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  1. I wonder if this is Belichick's way of trying to do Newton a solid--instead of making him a backup, he cuts Cam loose and lets him go pursue other potentially starting options. Newton has made it clear that he wants to be a starter still so. I say this mostly because you can't convince me the Pats are better off with Brian Hoyer as their backup than Newton, and with players that they clearly respect--and I do think Belichick respects Newton--they do try to treat them right. Though I agree the Covid stuff can't have helped Cam's case at all. The best ability is availability.
  2. I finished the show this evening and thought it was okay but not great, and I don't understand why so many professional reviewers/critics are absolutely drooling over it. As others have said, the tone is a serious problem. It was marketed as academic satire/parody, but it's really a dramedy that is heavier on the drama than comedy--which is a problem because The Chair is least successful when it's being a drama. Its best moments are when it leans into the absurd comedy and the academic satire/parody, but there aren't enough of those (sustained) moments to really carry the show. If it comes bac
  3. Joan continues to be by far my favorite part of this show. When she showed up “undercover” to the library stake-out I died laughing. I would absolutely watch a spin-off of her and the IT guy trying to sleuth and solve crimes, and quote Chaucer along the way. Also, Joan, if you were super passionate about all the dick/fart/sex jokes in Chaucer like this in class, your evals might be better…. Ji-Yoon needs to act like the chair and yank the old white male Meville professor off of Yaz’s tenure case, because he clearly is tanking her unfairly. Ji-Yoon at this point is not doing her job if she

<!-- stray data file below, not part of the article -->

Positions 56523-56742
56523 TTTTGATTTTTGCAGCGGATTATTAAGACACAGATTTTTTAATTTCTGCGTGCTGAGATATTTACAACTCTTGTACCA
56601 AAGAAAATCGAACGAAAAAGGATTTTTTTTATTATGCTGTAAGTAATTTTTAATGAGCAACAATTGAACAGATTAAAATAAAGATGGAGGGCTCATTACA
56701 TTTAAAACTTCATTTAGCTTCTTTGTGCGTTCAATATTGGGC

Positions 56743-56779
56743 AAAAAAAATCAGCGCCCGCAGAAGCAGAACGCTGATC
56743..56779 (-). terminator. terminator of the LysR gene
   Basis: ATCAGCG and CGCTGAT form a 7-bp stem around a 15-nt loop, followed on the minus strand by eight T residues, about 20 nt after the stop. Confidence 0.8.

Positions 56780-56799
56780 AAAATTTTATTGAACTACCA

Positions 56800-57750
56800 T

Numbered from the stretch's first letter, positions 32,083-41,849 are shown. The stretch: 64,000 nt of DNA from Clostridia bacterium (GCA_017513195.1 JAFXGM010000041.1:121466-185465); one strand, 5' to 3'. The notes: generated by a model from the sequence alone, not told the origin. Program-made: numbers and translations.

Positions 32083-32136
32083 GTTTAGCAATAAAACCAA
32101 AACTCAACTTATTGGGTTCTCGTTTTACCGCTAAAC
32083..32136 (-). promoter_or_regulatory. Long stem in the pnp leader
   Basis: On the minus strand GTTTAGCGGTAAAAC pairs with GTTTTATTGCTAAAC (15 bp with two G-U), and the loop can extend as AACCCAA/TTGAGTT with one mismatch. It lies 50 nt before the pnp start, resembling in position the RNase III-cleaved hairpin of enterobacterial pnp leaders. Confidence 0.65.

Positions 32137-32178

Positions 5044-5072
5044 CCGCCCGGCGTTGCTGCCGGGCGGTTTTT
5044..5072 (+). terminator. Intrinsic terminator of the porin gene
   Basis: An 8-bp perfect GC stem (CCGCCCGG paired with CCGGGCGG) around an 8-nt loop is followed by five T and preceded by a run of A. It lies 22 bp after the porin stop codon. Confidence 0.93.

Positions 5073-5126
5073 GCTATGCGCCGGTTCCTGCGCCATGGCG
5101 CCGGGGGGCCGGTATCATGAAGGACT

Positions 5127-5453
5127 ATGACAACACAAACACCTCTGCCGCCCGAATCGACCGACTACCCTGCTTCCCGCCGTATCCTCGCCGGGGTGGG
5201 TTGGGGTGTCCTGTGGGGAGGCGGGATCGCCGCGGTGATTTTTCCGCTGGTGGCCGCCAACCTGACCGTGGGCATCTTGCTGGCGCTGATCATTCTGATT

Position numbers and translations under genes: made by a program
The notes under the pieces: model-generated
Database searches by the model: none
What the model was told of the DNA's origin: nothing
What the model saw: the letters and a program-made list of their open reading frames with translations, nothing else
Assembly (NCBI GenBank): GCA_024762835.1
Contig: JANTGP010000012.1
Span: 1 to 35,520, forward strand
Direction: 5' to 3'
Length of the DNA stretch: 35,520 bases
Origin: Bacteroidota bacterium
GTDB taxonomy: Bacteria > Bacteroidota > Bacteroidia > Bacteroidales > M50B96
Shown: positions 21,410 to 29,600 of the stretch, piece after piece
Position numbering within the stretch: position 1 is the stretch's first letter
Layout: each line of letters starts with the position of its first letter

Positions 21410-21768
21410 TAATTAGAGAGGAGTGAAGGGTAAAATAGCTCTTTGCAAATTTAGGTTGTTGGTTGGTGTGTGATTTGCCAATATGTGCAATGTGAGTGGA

4. Joan is easily the best thing about this show. Lighting the evals on fire—and then starting a fire!—was uh-may-zing. And her sleuthing efforts to find the commentator on ratemyprof is hilarious. She is definitely the show’s MVP. The show really wants me to be more interested in Bill than he warrants. You could see coming from a mile away that he was going to bungle the town hall by thinking he can show up and just ooze charm and not really engage with the students. Everything tied to him is just so tired trope-y, even Ji-Yoon. I feel for Ji-Yoon but she needs to start throwing her we
  5. I think the issue I’m having with his character (I’m two episodes in) is that they have him indulge in caricature-ish behavior but then want him to also be a “real” character like Ji-Yoon. But the other characters who are caricatures are treated by the show as just that: full-on caricatures. So there’s some mixed signaling the character is suffering from: “don’t take him seriously…but also take him super-seriously!”
  6. When the car started moving, I laughed HARD, and kept laughing when it ran over Bill's foot. Well done, show, because I did NOT see that coming! Ji-Yoon's difficulties with her daughter are really compelling. I cringed so hard when she made the speech high--embarrassment humor isn't my thing--but good for her for awarding Yaz the Distinguished Lectureship despite the dean trying to blow her off constantly about it. She's the chair!